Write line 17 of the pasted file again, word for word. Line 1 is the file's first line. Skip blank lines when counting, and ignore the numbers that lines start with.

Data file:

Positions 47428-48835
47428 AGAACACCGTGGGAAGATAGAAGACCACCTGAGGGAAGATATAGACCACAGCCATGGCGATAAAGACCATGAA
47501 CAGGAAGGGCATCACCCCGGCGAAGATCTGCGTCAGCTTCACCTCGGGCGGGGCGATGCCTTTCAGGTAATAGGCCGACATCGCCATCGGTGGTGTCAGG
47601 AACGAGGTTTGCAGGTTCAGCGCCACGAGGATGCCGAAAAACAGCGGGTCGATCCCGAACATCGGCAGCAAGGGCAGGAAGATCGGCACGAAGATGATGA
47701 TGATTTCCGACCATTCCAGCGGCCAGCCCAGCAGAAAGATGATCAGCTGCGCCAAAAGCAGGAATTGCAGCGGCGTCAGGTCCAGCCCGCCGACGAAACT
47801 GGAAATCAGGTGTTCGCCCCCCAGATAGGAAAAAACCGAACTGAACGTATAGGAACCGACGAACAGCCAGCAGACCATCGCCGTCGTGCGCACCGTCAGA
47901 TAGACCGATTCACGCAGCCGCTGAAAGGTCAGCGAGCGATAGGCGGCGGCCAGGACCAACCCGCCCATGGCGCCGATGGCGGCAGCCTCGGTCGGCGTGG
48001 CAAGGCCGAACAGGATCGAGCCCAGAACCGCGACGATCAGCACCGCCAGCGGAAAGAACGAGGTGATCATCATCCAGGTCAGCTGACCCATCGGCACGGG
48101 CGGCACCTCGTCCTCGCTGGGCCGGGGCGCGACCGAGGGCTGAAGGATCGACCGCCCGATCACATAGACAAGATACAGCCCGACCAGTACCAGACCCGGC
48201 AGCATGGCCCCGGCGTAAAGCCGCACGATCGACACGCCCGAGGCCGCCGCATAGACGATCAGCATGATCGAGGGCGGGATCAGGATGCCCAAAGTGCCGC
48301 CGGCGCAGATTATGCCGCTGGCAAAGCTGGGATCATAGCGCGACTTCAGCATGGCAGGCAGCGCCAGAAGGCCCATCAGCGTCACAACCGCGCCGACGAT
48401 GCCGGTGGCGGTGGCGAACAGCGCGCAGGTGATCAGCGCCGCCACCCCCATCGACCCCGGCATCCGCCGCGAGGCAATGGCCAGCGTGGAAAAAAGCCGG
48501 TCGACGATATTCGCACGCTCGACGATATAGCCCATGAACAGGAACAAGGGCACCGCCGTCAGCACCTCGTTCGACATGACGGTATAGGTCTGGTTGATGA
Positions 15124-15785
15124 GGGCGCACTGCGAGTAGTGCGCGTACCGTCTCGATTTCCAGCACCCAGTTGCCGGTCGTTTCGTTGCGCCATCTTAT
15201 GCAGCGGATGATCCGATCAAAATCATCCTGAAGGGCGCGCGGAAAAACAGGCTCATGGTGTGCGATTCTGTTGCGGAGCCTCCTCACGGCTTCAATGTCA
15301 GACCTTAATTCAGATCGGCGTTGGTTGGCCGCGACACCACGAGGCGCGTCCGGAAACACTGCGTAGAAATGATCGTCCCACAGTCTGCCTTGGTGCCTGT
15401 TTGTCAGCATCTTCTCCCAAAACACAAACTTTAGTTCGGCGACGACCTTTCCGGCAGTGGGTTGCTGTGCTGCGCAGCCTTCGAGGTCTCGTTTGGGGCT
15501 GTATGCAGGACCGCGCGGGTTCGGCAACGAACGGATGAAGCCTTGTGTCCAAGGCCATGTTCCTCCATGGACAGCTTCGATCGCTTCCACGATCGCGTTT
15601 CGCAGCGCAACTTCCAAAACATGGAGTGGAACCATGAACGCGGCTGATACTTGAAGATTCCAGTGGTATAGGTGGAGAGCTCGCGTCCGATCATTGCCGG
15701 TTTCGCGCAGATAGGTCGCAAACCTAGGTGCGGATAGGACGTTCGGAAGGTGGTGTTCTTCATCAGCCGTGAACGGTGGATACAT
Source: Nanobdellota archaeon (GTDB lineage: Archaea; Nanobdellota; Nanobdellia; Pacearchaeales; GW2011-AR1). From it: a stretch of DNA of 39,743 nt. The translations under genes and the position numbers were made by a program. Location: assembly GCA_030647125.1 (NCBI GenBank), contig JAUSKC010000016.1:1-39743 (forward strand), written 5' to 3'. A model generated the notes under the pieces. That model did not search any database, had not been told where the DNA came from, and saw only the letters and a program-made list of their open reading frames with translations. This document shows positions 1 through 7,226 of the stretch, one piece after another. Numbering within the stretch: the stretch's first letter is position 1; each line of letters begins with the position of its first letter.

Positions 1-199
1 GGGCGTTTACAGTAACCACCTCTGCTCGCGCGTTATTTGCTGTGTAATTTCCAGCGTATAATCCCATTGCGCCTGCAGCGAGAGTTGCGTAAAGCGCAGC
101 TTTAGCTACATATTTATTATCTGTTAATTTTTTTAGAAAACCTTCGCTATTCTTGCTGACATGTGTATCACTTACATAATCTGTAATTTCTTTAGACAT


15301 GACCTTAATTCAGATCGGCGTTGGTTGGCCGCGACACCACGAGGCGCGTCCGGAAACACTGCGTAGAAATGATCGTCCCACAGTCTGCCTTGGTGCCTGT